Outer space may open for business
NASA is considering ways to attract commercial interest in new space station.
BOSTON — How would you like your company logo tattooed onto the side of the space station, where video cameras will always view it when a shuttle docks?
Are you ready to jostle with fellow Trekkies at the local Neiman-Marcus to snap up a Jean-Luc Picard action figure that has traveled to the station and back?
Or how about renting lab space and astronaut time to run an experiment that will lead to the next advance in ball bearings?
While these are only imaginary possibilities, they typify a broad range of approaches that NASA is considering in an effort to attract commercial interest to perhaps the ultimate billboard and laboratory - the new space station.
Like real estate barons trolling for tenants in their office buildings, agency officials are looking for ways to turn space-station modules into moneymakers. Certainly, some people within the space agency have misgivings about opening the station and its activities to private enterprise. But with NASA trying to get out of the space-operations business and refocus itself on fostering new technologies and exploration, many officials say this step is a necessary one.
"We're not talking about commercializing the entire station," says Mark Uhran, manager of space-station utilization at NASA headquarters in Washington. "We're talking about using the US portions as platforms for developing new products and services."
Nor is the US alone in looking for ways to recoup some of the public's investment in the $60 billion project. Japan and the European Space Agency, two of the project's major partners, have been looking at commercial prospects for the station as well, Mr. Uhran says. "But now that the station is finally flying, a lot more attention will be drawn to commercial applications."
According to a recent NASA study, potential users might range from pharmaceutical companies and telecommunications firms to the entertainment industry and advertising agencies. The study also suggests that much of the station's operation - from mission planning and maintenance to transportation, communications, and training - could be placed in private hands. So could the development of new capabilities, such as free-flying research platforms and extra modules.
Several factors are driving the move to put more of the station and its activities into private hands. One is budgets. The cost of operating shuttles and building the space station threatens to squeeze the agency's already tight research and exploration efforts. Private companies are expected to provide comparable levels of service and technical sophistication at a much lower cost.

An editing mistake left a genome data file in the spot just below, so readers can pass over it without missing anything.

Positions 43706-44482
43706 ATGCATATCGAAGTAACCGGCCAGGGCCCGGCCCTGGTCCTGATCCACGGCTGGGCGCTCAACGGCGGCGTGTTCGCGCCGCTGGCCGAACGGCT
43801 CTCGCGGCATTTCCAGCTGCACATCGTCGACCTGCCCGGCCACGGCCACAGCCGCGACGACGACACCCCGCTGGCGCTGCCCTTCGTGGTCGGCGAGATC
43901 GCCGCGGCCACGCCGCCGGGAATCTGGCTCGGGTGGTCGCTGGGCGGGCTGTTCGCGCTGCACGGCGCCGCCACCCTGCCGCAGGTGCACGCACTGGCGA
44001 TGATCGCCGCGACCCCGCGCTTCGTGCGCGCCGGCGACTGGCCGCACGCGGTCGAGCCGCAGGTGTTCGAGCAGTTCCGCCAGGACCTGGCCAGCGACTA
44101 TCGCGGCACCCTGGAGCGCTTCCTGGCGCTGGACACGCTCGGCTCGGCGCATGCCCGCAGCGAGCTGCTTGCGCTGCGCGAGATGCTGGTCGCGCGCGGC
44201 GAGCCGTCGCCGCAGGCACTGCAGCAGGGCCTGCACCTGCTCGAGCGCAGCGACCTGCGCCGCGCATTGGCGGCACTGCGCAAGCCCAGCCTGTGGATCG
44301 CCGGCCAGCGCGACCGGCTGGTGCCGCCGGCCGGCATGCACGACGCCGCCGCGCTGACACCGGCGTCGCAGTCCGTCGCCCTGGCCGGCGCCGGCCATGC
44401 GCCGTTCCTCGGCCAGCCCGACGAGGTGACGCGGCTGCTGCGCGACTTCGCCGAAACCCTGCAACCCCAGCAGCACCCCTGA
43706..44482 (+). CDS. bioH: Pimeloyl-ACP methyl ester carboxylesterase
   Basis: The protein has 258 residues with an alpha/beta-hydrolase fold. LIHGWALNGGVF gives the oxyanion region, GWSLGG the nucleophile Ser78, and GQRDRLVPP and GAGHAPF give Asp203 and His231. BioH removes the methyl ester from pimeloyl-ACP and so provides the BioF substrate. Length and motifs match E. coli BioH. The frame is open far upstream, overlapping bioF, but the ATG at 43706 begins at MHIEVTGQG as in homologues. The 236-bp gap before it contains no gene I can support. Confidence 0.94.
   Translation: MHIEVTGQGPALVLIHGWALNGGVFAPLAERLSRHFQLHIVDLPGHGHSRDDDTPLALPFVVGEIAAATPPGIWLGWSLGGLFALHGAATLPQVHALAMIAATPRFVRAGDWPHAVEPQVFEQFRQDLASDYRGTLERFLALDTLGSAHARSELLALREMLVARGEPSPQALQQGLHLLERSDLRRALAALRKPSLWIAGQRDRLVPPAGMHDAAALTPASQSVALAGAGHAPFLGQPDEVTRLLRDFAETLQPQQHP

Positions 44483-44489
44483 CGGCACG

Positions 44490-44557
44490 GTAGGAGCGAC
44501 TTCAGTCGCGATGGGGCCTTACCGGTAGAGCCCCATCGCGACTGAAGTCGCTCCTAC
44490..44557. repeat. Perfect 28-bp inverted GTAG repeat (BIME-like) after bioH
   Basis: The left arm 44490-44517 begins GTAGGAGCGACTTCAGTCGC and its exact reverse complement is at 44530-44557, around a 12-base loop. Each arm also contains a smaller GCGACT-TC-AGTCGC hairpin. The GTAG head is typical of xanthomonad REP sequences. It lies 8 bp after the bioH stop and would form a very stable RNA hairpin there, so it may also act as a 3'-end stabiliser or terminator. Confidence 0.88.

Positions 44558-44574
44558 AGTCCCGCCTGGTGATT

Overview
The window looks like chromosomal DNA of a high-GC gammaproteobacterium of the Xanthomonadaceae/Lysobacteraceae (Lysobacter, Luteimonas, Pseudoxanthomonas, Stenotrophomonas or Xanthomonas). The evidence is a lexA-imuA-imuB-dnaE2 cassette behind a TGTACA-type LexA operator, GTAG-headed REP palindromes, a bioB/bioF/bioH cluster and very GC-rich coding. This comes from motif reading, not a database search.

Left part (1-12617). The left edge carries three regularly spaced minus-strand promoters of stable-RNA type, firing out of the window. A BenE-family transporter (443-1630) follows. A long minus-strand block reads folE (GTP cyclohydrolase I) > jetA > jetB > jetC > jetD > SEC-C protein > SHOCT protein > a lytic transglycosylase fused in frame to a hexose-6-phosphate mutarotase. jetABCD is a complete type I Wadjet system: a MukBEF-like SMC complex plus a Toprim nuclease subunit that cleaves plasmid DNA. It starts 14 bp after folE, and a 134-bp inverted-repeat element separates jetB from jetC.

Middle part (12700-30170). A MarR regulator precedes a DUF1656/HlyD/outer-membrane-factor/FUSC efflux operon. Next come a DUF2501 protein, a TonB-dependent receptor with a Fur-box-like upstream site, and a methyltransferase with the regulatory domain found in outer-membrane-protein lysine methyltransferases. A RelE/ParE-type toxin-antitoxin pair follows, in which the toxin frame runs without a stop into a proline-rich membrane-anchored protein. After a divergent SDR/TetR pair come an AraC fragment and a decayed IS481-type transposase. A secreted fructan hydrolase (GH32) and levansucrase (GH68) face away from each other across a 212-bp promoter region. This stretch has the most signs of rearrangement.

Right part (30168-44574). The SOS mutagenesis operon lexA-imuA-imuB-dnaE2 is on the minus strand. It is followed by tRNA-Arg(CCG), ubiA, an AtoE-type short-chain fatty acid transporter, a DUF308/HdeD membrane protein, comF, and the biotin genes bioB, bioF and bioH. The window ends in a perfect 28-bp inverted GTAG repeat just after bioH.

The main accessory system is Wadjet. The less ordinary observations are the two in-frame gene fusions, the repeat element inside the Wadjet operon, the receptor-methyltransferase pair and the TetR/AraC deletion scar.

In addition, Congress is putting pressure on NASA to take the shuttle and the fledgling station to market. The Commercial Space Act of 1998, which became law earlier this year, has among its provisions a requirement that NASA Administrator Daniel Goldin present lawmakers with a list of commercial opportunities the agency will open up during fiscal 1999 and 2000.
Finally, the aerospace industry itself seems ready for it. "There's been a revolution since 1996, the first year that commercial space earnings were higher than government spending on space. Commercial space business is on a roll," says Pat Dash, director of the National Space Society, which advocates the widespread development of space from its Washington headquarters.
Several obstacles, however, must be cleared if officials' hopes for commercialization are to bear fruit, according to a study on station commercialization published last year by the Potomac Institute for Policy Studies, a think-tank devoted to high-tech issues. Launch costs remain prohibitive. Flights are too few and the lead time between applying for a flight and launch is too long. Insurance is too expensive. And space-station construction will dominate shuttle payloads for several years.
In addition, says NASA's Uhran, the agency lacks even a basic price list for shuttle and space-station activities, as well as a central clearinghouse for proposals from the private sector.
Some hurdles are more fundamental. The Potomac Institute study, which NASA sponsored, noted that some people within NASA still don't view commercial development as part of the agency's mission - even though it has been official policy for 14 years. The push for commercialization "certainly represents a cultural change for NASA," says James Richardson, who directed the study.
Bit by bit, the agency is trying to address these problems, officials say. For example, the agency is looking for ways to dedicate one shuttle mission a year to commercial access to space - at least until the station is ready for occupancy. It's also looking to set aside space on each shuttle flight for commercial activities.
Still, the agency is moving in the right direction, says Ms. Dash. "[It] is planning ahead to accommodate the burgeoning space industry. NASA needs to be congratulated for that."